Cinnamon buns need to start with cinnamon, of course. And here it is, one of our best-selling products: Vietnamese cinnamon. I recently wrote about this pungent cinnamon in an earlier post, but the information bears repeating.
Because of its higher oil content, Vietnamese cinnamon disperses more fully throughout your baked treats, giving them cinnamon-through-and-through flavor. The flavor of this cassia cinnamon just pops, too – it’s considered by chefs in the know to be the world’s finest cinnamon.
Combine the following in a large bowl:
3 1/2 cups King Arthur Unbleached All-Purpose Flour
2 teaspoons instant yeast
2 tablespoons potato flour or 1/4 cup instant potato flakes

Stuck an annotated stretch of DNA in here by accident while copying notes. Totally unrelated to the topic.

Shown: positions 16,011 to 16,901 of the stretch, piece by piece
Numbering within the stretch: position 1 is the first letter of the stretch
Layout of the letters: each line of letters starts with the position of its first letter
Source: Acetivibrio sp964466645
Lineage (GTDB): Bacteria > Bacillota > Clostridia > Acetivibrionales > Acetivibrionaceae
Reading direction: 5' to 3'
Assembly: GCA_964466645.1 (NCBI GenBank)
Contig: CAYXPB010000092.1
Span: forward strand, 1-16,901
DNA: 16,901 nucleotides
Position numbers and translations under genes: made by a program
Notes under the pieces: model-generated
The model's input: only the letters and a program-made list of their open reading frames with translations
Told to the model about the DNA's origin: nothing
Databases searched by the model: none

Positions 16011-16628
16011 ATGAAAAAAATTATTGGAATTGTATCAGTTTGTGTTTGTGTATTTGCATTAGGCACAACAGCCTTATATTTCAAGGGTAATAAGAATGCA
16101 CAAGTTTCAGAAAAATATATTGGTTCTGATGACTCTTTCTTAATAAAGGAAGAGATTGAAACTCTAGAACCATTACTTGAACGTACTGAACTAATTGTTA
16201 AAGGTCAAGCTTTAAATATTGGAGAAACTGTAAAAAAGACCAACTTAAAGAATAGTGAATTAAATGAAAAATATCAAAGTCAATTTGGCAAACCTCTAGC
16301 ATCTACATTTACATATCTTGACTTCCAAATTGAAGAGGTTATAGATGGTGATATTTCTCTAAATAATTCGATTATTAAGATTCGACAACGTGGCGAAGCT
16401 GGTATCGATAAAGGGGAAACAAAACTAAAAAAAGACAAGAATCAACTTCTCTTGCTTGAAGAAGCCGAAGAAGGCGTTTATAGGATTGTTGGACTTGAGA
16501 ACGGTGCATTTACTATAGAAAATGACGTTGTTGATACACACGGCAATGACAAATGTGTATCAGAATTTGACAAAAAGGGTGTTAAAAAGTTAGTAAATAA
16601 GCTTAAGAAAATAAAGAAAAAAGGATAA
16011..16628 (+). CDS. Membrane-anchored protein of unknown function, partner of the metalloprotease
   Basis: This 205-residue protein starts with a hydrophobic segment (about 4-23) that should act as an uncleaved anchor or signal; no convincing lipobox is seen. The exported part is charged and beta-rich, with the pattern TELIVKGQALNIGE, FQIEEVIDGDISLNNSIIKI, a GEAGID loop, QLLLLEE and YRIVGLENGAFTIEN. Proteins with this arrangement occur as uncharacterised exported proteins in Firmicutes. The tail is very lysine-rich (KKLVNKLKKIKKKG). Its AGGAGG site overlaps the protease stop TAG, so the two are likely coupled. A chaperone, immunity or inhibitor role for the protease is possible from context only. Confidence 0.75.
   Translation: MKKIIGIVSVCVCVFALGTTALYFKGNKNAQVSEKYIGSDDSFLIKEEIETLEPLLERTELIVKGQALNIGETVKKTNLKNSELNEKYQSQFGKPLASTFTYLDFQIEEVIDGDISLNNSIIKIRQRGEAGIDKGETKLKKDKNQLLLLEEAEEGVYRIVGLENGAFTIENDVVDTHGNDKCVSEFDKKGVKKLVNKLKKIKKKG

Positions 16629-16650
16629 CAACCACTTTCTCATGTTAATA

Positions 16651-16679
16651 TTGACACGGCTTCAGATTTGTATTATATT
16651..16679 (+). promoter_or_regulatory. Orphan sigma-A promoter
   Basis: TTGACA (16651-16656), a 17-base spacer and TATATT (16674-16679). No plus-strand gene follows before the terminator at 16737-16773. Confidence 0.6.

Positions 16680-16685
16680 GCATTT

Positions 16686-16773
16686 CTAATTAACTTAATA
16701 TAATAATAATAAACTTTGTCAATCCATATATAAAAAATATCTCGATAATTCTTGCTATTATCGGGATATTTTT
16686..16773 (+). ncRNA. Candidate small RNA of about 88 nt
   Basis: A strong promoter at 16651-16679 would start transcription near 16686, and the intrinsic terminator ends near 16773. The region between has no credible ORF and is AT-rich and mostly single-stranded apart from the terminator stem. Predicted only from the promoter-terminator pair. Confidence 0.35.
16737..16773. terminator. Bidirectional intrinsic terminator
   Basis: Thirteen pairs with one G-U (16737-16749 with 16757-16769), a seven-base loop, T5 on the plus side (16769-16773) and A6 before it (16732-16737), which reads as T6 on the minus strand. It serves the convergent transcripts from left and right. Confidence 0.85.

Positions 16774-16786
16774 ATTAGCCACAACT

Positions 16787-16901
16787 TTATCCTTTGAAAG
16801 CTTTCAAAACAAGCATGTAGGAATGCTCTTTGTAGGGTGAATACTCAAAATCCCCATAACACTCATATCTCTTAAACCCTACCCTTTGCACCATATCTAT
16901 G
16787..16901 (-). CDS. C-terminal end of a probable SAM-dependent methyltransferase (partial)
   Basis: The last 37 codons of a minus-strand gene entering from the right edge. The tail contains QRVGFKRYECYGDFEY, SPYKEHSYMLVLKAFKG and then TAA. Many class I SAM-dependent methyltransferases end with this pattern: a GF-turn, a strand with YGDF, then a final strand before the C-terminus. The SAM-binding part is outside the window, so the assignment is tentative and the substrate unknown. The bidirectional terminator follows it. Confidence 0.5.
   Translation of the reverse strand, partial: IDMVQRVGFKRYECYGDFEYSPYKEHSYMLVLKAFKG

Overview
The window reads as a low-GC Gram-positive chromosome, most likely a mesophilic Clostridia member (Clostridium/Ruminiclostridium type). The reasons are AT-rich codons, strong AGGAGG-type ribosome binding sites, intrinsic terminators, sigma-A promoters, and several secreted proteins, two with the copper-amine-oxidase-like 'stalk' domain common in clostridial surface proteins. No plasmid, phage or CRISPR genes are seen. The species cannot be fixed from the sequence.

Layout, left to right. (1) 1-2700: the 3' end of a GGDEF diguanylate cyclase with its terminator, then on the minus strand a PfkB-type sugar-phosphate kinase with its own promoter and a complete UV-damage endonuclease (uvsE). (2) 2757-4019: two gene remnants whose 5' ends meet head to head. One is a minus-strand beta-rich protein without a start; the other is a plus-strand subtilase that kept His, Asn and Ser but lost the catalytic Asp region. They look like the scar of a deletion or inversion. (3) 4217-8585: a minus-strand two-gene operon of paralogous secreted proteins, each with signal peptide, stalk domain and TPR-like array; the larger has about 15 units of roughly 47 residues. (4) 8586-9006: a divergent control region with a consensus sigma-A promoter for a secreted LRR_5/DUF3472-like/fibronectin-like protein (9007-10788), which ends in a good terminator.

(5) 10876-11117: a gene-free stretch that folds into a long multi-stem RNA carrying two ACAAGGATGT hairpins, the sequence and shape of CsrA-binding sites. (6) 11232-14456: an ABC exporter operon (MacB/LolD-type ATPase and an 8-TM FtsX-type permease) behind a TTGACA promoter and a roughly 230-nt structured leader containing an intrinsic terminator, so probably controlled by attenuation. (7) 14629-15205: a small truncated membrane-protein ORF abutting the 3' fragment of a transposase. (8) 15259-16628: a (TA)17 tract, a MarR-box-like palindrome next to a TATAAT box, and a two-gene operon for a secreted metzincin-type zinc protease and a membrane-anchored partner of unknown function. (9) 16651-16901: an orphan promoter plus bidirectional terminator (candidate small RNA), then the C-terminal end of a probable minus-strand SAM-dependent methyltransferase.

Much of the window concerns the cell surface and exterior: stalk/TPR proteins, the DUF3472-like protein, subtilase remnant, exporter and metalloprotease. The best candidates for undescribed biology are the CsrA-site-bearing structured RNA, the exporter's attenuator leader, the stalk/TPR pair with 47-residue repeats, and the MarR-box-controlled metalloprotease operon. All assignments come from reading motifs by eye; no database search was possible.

2 tablespoons Baker's Special Dry Milk or nonfat dry milk
3 tablespoons granulated sugar
1 1/2 teaspoons salt
4 tablespoons soft or room-temperature butter
2/3 cup lukewarm water
1/2 cup lukewarm milk
Mix to make a rough dough...
...then knead for about 7 minutes, to make a smooth dough.
It's OK if the dough sticks to the bowl a bit; better a dough that's too soft than too dry.
Of course, you don't have to use an electric mixer. You can get the dough to this point by using a bread machine or your hands, too.
Notice this is a fairly smooth dough, but it does have a bit of surface roughness; that's OK.
Place the dough in a lightly greased container — an 8-cup measure works well here — and allow the dough to rise for 60 to 90 minutes, until it's just about doubled in bulk.
See? Just about doubled. Look at those nice air bubbles.
Gently deflate the dough, and transfer it to a lightly greased work surface. Shape it into a rough rectangle.